A Brief Owners' Guide To The Brain

As solution focused hypnotherapists, we are used to talking about how the brain works, and discussing how to make the most of the neurotransmitters with which it communicates.

We talk much less about the brain as an organ itself, and about how to keep it healthy!

 

Brain basics
Your brain weighs about 3lb, (1.5kg), approximately 2% of an adult’s body weight.

It was one of the first parts of you to develop in the womb and hasn’t really grown that much since you were born, being about 80% of its adult size when you were just 2 years old. By 6 years old, your brain was 95% of the size it is now.

It has the consistency of jelly, because it’s made up of water, with some fat and cholesterol.

It is the single most complicated thing in the known universe, with around 100 billion brain cells that can connect in a brain-frazzling number of ways.

All its functions are powered by electricity, and it runs at around 15-20 watts, about the same as my eco-friendly light bulbs.

It's an expensive organ to run, biologically speaking, because all this activity takes up 20% of the energy your body needs daily to stay alive.

So, since nature and millions of years of evolution has gifted us this marvel of bioelectrical engineering, we’d better look after it, hadn’t we?

Your body already does the best it can, prioritising keeping your brain alive above all other parts of you, but let’s not give it any more of a challenge, eh?

So, without further ado, here are my top tips for keeping your brain in tip top condition!

 

1) Keep it safe

The first one is perhaps the simplest – look after your head.

Your brain is protected by a very strong box of bone, but is still vulnerable to knocks and bangs, and to rattling around inside the skull, so if you cycle, or play a contact sport, invest in a decent helmet.

And wear it.

Every. Single. Time.

 

2) Use it, or lose it

Your brain will get rid of connections that you don’t use, so to give yourself a bit of spare capacity, buffering you against the inevitable losses as you age, keep learning, keep using it and keep expanding its connections as much as you can.

Learning another language or an instrument are particularly good ways to keep your brain occupied and connected because they require using and connecting lots of its component parts.

Sadly, the brain training games on the Nintendo DS we were all told would make us smarter don’t really do that in any meaningful way. If you want to ‘train your brain’ just think of it in the same way you might think about toning your muscles, and try to use it as much as possible!

 

3) Exercise is also key

We are used to the idea that we need to exercise regularly to keep our bodies healthy and functioning well; the same is also true of your brain. Partly because a healthy and efficient heart and circulation system keeps your brain well supplied with oxygen and nutrients, but also because exercise boosts levels of lots of beneficial neurotransmitters.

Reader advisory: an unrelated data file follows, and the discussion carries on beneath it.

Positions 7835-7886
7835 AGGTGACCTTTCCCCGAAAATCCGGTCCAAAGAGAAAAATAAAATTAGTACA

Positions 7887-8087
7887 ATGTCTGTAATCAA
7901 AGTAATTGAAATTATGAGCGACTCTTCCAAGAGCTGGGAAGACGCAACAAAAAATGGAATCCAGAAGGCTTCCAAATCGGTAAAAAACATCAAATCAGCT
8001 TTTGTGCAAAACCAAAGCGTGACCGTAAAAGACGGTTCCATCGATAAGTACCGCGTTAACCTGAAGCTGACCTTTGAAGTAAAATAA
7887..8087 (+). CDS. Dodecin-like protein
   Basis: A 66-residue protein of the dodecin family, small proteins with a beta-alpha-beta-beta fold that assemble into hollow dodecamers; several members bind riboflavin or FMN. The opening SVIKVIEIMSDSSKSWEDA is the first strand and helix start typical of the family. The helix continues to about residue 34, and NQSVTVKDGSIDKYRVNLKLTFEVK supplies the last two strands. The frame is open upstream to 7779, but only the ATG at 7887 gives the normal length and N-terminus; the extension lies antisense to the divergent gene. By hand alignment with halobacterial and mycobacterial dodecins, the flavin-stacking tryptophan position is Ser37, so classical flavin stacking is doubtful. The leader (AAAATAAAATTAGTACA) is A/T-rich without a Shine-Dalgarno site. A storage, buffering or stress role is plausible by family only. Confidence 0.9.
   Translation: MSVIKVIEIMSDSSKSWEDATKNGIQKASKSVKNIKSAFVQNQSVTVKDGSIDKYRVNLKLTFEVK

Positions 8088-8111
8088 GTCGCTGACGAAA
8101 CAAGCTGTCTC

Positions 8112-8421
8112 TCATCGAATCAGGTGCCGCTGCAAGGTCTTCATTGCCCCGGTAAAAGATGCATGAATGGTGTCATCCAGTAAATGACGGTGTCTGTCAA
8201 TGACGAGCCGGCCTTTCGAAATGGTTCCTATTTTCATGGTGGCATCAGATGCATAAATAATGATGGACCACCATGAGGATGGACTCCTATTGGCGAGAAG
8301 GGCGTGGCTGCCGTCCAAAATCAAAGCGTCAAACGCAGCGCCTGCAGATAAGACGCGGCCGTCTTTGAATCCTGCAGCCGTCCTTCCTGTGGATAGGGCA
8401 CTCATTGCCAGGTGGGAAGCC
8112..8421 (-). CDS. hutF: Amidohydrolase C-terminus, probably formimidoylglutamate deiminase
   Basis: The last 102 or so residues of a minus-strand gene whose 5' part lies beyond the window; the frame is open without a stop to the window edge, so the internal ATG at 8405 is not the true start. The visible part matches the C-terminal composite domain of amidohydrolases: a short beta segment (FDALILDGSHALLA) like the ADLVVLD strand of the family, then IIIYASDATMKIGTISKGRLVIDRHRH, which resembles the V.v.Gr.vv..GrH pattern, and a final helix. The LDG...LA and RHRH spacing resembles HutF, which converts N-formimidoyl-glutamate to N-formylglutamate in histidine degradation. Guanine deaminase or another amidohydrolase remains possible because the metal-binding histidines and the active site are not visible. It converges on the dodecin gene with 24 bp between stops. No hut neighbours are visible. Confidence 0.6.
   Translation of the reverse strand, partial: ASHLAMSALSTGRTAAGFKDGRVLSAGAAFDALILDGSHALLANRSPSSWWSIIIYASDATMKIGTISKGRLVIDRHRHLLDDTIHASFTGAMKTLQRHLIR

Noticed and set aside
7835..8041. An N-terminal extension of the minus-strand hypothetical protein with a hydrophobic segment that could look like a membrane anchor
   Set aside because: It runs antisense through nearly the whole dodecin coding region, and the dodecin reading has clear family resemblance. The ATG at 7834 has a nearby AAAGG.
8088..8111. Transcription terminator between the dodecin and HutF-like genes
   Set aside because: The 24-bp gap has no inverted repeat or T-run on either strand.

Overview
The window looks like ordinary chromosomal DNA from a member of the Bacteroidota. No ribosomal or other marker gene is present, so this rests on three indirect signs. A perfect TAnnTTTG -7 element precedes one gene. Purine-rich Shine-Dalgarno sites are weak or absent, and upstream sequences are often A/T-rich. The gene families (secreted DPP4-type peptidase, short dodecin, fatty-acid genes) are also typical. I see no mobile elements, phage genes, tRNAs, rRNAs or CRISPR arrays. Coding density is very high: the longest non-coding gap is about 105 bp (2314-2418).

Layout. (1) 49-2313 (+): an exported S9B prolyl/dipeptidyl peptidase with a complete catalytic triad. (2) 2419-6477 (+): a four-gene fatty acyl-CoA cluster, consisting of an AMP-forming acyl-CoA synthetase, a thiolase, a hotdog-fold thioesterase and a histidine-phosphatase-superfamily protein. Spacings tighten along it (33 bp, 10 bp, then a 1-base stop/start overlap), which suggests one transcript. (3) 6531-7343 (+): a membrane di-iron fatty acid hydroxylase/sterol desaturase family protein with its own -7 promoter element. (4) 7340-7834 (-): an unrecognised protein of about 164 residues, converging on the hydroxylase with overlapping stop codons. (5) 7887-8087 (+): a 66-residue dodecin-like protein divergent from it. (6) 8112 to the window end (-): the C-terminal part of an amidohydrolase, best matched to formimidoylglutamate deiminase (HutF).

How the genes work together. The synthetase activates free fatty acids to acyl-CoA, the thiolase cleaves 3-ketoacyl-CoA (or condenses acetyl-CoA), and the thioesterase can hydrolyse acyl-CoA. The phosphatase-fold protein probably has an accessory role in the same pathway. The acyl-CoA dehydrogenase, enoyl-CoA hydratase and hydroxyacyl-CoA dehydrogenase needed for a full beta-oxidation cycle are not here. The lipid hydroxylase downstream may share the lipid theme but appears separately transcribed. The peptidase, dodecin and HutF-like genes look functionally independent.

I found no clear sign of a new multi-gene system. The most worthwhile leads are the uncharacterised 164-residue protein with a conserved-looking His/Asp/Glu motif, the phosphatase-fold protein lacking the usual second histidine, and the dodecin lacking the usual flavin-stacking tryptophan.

One of the most beneficial effects of exercise is the release in the brain of a peptide called BDNF – brain derived neurotrophic factor – that helps make, support, and maintain healthy connections in the brain.

While I said earlier that you pretty much have all the brain cells you need as a child, BDNF seems to be able to prompt the brain to continue to make them in one specific part of the brain – the hippocampus – that is needed for processing and making memories.

The good news is that you don’t have to be in training for a triathlon for this to work. A brisk walk, cycle, or swim three or four times a week will do it, and there’s bonus points if you can fit in dancing, because learning moves or routines taps into the ‘use it or lose it’ strategy from point 2.

 

4) Keep stress under control

Managing stress is important for health, generally, but it's proving to be even more critical for lasting brain health.

Constant stress, even at lower sustained levels, which we might say that we rarely even notice, can affect the brain by exposing it to stress chemicals like adrenaline and cortisol. In time, these substances seem to impact how efficiently the brain’s networks communicate, making depression and anxiety more likely. They also affect our ability to remember and recall information, since high levels of cortisol and adrenaline reduce memory formation and storage.

 

5) Boost your social networks

Humans are social animals. We need to be with other people to stay mentally healthy. Being social requires us to interact in a multitude of ways that our brain is purposefully designed to do – whether that’s verbally, or through non-verbal communication of body language or of reading and interpreting emotions.

But spending time with loved ones, work colleagues, or those who share our hobbies provides more than just keeping our brain’s connections alert. Feeling connected to others generates the release of another neurotransmitter called oxytocin, which, in addition to being responsible for the warm feelings we get from hanging out with like-minded souls, also relaxes our cardiovascular system, counteracting the damaging effects of adrenaline and cortisol.

 

6) Find a purpose

Being more sociable is all mixed up with another thing that research shows again and again to be associated with having both a happy and a healthy brain – having purpose, a sense of shared value, of aiming for… something.